By Bloomberg
March 27, 2018

Blame it on tech stocks — again.

Thanks to fresh blows to companies from Nvidia Corp. to Facebook Inc., the biggest industry in the S&P 500 Index dropped as much as 2.1 percent by 2:50 p.m. in New York, more than triple the next-worst performing group. The Nasdaq 100 Index slipped 1.2 percent, poised for its ninth decline in 11 days.

While the loss pales in comparison to last week’s worst tumble since 2015, the renewed weakness underscores the vulnerability in an industry whose growth prospects have lured investors, spurring stock gains that have doubled the market in the past three years. That leadership has repeatedly been threatened in the past year as the government stepped up regulations and strategists warned over the risk of momentum unwinding.

“Growth was the thing to buy,” said Gary Bradshaw, a portfolio manager at Hodges Capital Management in Dallas. “Now the markets are starting to see some chips in the armor. The market is questioning the steadiness of the technology sector, although we still think it’s going to be just fine.”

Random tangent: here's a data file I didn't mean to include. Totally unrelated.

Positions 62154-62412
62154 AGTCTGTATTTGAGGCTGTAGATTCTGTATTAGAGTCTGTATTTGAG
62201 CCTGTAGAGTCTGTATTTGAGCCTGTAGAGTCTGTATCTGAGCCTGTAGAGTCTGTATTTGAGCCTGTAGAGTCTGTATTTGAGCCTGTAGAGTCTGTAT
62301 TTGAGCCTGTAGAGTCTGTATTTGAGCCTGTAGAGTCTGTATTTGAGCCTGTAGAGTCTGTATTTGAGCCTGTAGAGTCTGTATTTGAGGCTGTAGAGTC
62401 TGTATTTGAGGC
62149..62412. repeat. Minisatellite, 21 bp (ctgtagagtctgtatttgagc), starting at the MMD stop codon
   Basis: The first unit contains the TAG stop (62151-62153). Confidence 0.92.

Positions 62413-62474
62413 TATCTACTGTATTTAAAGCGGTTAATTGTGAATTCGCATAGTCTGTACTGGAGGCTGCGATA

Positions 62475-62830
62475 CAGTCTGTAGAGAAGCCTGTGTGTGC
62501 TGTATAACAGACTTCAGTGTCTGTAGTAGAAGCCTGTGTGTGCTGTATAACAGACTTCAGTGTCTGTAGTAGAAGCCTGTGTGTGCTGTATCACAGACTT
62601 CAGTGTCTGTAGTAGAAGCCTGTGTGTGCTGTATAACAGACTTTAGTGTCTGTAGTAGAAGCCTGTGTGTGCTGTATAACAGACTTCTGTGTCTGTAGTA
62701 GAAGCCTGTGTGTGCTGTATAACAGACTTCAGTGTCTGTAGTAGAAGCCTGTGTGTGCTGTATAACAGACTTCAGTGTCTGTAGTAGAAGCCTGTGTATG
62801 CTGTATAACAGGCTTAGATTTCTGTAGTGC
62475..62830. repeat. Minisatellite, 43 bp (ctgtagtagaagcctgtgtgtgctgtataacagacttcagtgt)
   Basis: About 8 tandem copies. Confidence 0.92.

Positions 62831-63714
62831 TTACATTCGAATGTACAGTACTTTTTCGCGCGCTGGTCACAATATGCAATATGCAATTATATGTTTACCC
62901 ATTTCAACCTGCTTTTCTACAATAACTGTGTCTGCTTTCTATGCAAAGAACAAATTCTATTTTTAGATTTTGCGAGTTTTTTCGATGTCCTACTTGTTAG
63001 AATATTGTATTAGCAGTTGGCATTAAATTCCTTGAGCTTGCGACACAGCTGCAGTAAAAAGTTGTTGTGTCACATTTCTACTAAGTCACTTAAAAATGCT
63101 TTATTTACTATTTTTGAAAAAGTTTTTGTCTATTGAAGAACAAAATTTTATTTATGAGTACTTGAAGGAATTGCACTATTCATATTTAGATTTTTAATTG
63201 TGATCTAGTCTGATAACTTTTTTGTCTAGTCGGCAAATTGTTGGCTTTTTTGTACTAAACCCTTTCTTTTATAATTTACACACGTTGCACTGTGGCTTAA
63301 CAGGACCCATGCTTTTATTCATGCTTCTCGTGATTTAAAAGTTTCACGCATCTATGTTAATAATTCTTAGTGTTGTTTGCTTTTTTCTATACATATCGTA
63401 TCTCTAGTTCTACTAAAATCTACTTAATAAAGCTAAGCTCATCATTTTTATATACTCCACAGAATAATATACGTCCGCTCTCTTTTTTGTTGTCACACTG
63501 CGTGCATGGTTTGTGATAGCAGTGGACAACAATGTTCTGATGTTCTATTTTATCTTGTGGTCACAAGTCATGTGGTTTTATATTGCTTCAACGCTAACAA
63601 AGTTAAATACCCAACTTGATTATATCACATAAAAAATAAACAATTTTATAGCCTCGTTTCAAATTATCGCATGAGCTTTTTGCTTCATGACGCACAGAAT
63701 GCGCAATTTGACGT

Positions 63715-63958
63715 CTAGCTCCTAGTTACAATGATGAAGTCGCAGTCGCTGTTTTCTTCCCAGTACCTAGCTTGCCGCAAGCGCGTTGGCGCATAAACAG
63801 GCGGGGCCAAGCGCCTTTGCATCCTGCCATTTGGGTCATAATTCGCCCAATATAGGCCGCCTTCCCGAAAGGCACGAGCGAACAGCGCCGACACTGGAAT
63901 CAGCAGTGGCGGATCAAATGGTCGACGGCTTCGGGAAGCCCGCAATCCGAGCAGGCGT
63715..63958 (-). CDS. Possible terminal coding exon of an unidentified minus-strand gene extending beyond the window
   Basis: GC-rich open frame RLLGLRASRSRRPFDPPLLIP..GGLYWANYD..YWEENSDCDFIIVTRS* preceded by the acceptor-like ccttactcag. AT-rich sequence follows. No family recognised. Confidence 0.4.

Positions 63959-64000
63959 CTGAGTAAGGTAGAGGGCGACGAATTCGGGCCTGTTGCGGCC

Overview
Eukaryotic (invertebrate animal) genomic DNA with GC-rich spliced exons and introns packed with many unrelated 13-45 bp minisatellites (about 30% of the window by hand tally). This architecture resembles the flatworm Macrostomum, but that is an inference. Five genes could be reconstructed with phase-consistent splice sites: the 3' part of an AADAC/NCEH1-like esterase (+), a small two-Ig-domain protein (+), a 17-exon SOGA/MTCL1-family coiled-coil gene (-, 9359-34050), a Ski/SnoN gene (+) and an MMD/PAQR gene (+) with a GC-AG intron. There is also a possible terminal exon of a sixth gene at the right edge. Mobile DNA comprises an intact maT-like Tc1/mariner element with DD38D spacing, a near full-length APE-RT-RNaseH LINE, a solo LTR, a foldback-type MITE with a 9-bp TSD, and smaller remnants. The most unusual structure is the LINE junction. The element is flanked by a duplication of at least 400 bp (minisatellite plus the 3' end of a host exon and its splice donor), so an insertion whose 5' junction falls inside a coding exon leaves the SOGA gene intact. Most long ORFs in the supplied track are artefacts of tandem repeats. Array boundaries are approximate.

Most pronounced was the selloff in the FANG block of tech shares and its megacap brethren. The NYSE FANG+ index plunged 4.7 percent for the biggest drop in two years.

Facebook, under growing criticism that the social media company has failed to protect user privacy, extended its worst quarterly decline since 2012 as Chief Executive Officer Mark Zuckerberg is expected to testify before the U.S. House Energy and Commerce Committee. The stock slipped as much as 4.2 percent toward the lowest closing level since July.

Nvidia, the graphics-chip maker that has been seeking to expand in the automotive market, tumbled 6.9 percent after temporarily suspending its self-driving vehicle testing.

In other tech moves:

Twitter tumbled 11 percent after Citron disclosed a short bet on the stock and said the company is the most vulnerable to “privacy regulation” among social media peers. Netflix, the second-best performing stock in the S&P 500 this year, fell as much as 4.4 percent in a rare pullback. The stock is still up 60 percent for the year. Apple Inc. held up the best among tech megacaps, although it still fell as much as 1.8 percent, after releasing a new iPad focused on schools and a new education service called Schoolwork at an event in Chicago.

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